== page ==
YouTube Shorts is primed for the TikTok fallout – but is your brand?

Despite the events surrounding the US Government's ambitions for TikTok, there is a wider media trend proliferating within short-form video. Simmering in the background is the growth of rivals, primed for any fallout.

Brands in this country should already be planning and strategically reviewing their approach to short-form video. Taylor Fielding, managing director of TFM Digital, explains more.

According to Statista Media, spending on Short Form Video in Australia is expected to grow by 10.3% in 2024 to a total of 5.3 billion. Globally, short-form video media spends are expected to reach $99.4 billion in 2024 with the USA being the biggest spender.

One of the fastest-growing comparable ‘lean in’ options, is YouTube Shorts (outside of Meta which is more passive in consumption). Brands and advertisers can now trade YouTube Shorts programmatically, and across the GDN network and exclusively as a placement within YouTube.

While the ease with which advertisers are now able to tap into short ads, the reach on the platform has also grown, as globally the usage of YouTube shorts has increased to 2.3 Billion global users as of 2024 which is up from 1.5 billion in 2022!

When we factor in advertisers’ ability to easily access and run exclusively YouTube Shorts ads, the expansion of YouTube Shorts usage and even the unpredictability surrounding TikTok’s future in the USA, we predict an increase in advertiser spend towards YouTube Shorts.

It ain’t broke yet

Customer journeys start with a search. And for Gen Z, TikTok is the preferred place to begin, with one report finding 51% prefer the short-form video platform over Google. I know for me, and those I speak with, it’s where I can find a more realistic or visual result of a product or place. For a quick search, our attention span is dialled in for shorter-form, visually rewarding content.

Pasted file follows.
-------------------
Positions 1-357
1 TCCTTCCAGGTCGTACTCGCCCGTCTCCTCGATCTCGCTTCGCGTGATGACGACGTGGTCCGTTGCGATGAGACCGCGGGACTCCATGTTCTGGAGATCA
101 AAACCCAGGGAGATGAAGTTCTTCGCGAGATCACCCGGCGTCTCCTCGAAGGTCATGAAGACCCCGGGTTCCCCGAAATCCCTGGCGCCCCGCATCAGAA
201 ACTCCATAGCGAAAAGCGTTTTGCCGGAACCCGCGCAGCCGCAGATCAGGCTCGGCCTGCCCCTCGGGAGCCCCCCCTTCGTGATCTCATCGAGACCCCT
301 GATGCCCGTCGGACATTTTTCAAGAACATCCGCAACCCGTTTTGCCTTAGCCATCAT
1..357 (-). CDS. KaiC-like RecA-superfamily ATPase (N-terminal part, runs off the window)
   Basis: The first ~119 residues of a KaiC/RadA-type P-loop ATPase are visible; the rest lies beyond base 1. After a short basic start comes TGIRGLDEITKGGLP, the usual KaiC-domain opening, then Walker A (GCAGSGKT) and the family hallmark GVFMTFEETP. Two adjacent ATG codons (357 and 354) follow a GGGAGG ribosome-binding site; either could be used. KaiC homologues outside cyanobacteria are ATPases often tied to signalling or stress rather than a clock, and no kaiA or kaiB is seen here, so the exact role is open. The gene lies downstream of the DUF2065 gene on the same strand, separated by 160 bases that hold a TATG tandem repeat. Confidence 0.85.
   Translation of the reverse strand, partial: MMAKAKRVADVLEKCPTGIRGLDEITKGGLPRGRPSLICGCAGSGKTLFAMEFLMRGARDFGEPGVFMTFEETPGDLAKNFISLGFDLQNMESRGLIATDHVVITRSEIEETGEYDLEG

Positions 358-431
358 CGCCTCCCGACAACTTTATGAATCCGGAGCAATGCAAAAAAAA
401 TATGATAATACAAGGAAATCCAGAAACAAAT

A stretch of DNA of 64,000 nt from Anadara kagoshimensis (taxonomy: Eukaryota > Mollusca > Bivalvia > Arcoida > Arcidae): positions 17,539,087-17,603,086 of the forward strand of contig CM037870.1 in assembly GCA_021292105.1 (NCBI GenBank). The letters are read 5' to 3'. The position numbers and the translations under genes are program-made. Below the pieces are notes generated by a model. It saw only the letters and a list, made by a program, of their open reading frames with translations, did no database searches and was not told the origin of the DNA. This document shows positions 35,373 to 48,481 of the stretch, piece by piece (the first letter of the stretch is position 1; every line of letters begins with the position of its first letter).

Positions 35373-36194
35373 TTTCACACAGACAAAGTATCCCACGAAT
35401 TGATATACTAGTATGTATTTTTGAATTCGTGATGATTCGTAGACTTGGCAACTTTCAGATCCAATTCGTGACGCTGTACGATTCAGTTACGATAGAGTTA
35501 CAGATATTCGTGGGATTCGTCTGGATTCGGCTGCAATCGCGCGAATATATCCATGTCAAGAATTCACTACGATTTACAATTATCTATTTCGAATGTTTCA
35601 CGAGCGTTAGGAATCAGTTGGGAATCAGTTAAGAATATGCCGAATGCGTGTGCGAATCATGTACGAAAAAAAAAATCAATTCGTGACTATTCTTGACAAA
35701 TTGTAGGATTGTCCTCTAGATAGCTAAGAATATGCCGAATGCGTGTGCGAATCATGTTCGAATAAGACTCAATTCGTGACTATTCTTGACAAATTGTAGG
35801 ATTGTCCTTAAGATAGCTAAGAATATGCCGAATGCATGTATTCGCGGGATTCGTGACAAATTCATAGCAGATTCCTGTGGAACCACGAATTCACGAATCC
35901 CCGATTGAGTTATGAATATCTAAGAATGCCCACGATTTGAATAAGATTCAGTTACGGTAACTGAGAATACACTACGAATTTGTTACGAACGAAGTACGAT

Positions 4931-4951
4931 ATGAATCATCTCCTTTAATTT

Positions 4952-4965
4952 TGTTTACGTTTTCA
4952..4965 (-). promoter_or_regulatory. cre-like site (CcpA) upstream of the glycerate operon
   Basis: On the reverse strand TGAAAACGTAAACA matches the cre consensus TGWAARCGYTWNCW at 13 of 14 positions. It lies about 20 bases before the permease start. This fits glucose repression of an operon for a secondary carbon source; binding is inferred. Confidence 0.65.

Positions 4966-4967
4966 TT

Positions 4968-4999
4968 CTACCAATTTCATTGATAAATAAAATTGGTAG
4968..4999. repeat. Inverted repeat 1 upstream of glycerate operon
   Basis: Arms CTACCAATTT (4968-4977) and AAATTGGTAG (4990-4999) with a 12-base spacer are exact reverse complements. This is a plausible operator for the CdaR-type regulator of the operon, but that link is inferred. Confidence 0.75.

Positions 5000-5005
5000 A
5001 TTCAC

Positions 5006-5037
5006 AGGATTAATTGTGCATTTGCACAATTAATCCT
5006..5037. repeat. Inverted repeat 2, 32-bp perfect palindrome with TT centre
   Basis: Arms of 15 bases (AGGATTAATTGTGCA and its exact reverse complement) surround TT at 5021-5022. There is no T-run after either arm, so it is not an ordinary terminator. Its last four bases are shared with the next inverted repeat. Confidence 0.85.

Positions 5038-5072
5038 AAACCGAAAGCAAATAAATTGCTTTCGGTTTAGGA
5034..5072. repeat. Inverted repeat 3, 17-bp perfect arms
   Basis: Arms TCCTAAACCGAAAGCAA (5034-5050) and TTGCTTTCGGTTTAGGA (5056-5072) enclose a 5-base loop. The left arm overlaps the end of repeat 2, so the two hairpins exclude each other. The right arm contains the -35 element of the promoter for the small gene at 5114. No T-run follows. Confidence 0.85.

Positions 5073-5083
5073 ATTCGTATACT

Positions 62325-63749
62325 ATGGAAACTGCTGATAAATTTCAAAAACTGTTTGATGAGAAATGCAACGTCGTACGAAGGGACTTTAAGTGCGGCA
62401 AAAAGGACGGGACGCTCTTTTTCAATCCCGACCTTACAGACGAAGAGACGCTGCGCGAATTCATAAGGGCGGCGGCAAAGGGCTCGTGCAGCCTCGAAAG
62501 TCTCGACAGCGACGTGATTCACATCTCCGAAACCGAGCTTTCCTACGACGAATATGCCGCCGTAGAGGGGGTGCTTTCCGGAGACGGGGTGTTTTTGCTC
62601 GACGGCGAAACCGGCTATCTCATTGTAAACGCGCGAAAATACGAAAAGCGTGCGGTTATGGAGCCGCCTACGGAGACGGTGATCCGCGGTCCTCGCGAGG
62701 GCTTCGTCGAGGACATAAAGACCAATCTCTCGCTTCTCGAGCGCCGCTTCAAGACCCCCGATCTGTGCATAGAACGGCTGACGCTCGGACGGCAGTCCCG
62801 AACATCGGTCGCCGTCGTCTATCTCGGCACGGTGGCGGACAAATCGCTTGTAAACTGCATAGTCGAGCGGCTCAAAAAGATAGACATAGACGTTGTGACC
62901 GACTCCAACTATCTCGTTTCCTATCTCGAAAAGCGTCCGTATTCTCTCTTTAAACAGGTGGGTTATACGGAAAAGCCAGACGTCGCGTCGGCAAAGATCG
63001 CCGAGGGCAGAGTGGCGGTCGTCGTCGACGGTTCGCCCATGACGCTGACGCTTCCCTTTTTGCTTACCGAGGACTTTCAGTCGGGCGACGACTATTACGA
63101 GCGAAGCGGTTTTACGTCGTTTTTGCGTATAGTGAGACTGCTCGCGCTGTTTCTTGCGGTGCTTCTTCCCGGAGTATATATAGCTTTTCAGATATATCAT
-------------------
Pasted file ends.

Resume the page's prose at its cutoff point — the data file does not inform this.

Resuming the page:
For advertisers, it’s also a channel with some serious buying intent, with 58% of TikTokers saying they’ve used TikTok Shop before, according to GWI’s latest global media landscape report.

So I wouldn’t recommend giving up on TikTok yet as there is still quite a bit of process before anything becomes official through the Senate. Additionally, for Australian businesses, is the fact that our own PM Albo has reiterated that he won’t be seeking to pursue a similar path.

Diversify now

That being said, I am recommending for creators and small businesses to safeguard audiences that have been built on TikTok, by jumping back into Meta platforms Instagram and Facebook, and YouTube Shorts to diversify across platforms. One learning from my side, is that YouTube Shorts hasn’t had the promotion or marketing it needs yet, as it’s a fantastic platform, with very similar features and user experience to TikTok. Should changes reach our shores, whether as a ban or experience through a sale, for me it still feels like there’s a love/hate relationship with Meta, with algorithms changing quickly without notice. However, I feel that YouTube Shorts will continue to grow and indeed be a refuge for those coming from TikTok.

Ripples beyond the Pacific

In terms of safeguarding your audiences, I think it’s more about ensuring brands and creators have consistent content, so your profiles and algorithms are favoured for when users move to the other platforms. This also has a huge flow-on effect on ad revenue. TikTok ad revenue is huge and will likely be picked up by Meta and YouTube.

The best platform for you will depend on your individual needs and goals. YouTube Shorts is a good option if you are looking for a platform with a large and diverse audience. If you are looking for a platform with a strong community of users and creative tools, Instagram Reels is a good option.

As an Australian business, as with all media, it is prudent to diversify your content and media so you’re able to lean into those which perform best for you.

Taylor Fielding is the MD for TFM Digital.


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